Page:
Unit 8 Time Advisory
This unit should take you approximately 3 hours to complete.

Unit8 Learning Outcomes
Upon successful completion of this unit, you should be able to: - identify the elements of an intentional tort; - identify the elements of negligence; - explain the relationship between torts and product safety; - assess the impact of crime on business; - describe the burden of proof in tort and criminal cases; and - identify white-collar and other business-related crimes.

8.1 Torts   8.1.1 Intentional Torts   - Reading: The Legal and Ethical Environment of Business: “Chapter 7, Section 1: Intentional Torts" Link: The Legal and Ethical Environment of Business: “Chapter 7, Section 1: Intentional Torts” (PDF)

 Instructions: Read Chapter 7, Section 1 of the textbook. 
Intentional torts refer to wrongful actions that have been committed
purposefully by a person or group.  As you read this section, note
the wide variety of intentional torts that the legal system
recognizes.  Some of these torts, such as battery and conversion,
also have the potential for criminal liability.  While many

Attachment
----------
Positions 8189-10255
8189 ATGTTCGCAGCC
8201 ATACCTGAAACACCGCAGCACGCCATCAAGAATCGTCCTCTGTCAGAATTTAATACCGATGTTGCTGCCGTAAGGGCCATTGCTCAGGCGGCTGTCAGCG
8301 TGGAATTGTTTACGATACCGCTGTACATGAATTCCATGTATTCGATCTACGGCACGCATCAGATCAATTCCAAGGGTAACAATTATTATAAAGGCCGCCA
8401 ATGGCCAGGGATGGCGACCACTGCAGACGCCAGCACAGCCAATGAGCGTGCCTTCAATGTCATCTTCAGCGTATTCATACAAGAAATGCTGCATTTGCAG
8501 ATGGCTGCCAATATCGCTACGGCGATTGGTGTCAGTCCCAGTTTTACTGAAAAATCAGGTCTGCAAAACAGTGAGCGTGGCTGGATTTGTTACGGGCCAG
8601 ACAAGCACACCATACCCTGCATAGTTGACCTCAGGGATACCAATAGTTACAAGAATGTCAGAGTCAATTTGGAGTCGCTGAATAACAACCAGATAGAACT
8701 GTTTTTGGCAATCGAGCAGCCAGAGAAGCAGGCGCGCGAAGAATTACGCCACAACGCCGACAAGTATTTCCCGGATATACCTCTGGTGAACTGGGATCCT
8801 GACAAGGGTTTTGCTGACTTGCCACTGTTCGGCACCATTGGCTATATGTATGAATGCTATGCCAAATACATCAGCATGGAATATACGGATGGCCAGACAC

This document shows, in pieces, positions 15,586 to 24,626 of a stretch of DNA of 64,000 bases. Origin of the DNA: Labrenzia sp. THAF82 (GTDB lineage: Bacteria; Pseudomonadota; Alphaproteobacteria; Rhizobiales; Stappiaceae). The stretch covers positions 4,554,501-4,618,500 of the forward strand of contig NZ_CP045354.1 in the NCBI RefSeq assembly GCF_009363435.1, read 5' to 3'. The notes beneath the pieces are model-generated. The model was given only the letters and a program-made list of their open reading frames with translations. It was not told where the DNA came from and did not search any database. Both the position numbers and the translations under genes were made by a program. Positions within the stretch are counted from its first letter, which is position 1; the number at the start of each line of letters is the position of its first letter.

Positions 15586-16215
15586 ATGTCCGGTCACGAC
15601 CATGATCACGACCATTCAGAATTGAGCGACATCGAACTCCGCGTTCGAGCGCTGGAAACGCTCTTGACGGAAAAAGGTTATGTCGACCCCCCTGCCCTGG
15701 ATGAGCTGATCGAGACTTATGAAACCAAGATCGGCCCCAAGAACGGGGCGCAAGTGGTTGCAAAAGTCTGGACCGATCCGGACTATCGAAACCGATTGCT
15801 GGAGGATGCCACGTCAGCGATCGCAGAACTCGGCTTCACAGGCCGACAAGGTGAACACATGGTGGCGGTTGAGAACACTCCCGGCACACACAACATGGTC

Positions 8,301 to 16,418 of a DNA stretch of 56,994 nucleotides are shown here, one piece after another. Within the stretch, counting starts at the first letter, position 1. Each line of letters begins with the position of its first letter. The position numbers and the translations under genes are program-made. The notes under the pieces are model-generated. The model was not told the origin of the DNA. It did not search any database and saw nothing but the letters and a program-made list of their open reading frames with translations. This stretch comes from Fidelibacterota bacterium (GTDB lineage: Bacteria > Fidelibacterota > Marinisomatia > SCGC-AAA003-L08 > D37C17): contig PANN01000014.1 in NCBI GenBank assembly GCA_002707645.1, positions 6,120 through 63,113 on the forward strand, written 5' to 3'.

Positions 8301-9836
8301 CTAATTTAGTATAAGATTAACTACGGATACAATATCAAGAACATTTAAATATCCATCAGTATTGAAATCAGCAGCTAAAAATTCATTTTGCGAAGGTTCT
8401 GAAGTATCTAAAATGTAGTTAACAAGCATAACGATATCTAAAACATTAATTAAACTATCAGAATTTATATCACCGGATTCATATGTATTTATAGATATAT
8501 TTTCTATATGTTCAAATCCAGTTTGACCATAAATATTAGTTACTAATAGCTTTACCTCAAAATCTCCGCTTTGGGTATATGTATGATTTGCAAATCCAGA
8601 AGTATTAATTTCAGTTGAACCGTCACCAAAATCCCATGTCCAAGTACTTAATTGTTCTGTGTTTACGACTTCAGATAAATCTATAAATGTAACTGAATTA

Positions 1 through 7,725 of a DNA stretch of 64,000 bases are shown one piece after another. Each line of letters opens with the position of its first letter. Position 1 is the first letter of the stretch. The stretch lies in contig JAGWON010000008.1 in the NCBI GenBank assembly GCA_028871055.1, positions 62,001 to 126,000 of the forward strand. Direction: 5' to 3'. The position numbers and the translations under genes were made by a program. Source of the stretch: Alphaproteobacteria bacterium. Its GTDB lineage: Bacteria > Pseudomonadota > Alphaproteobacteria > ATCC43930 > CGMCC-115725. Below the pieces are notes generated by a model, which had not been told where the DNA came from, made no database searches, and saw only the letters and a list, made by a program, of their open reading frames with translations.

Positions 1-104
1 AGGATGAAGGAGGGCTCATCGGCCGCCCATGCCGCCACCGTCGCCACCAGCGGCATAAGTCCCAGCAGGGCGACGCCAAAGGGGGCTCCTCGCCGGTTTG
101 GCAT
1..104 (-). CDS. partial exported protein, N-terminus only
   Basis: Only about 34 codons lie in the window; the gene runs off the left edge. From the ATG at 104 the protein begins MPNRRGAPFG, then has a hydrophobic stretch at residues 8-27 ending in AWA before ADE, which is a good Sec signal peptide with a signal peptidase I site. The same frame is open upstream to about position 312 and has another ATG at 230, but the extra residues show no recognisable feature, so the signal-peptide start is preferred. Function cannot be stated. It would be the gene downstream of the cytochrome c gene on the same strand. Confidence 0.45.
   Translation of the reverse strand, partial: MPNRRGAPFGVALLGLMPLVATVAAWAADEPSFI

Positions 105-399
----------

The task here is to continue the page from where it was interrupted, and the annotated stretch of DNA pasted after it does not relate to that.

intentional torts are committed by one person against another, these
torts may also include purposeful damage to real or personal
property.  

 Reading this textbook section should take approximately 30
minutes.  

 Terms of Use: This text was adapted by The Saylor Foundation under
a [Creative Commons Attribution-NonCommercial-ShareAlike 3.0
License](http://creativecommons.org/licenses/by-nc-sa/3.0/) without
attribution, as requested by the work’s original creator or
licensee.

8.1.2 Negligence   - Reading: The Legal and Ethical Environment of Business: “Chapter 7, Section 2: Negligence” Link: The Legal and Ethical Environment of Business: “Chapter 7, Section 2: Negligence” (PDF)

 Instructions: Read Chapter 7, Section 2 of the textbook.  Have you
ever been around someone who acts carelessly and ends up breaking
something?  If you become angry with and confront such a person, he
or she might answer, "I didn't do it on purpose."  But the tort
known as negligence tells us that even when a person does not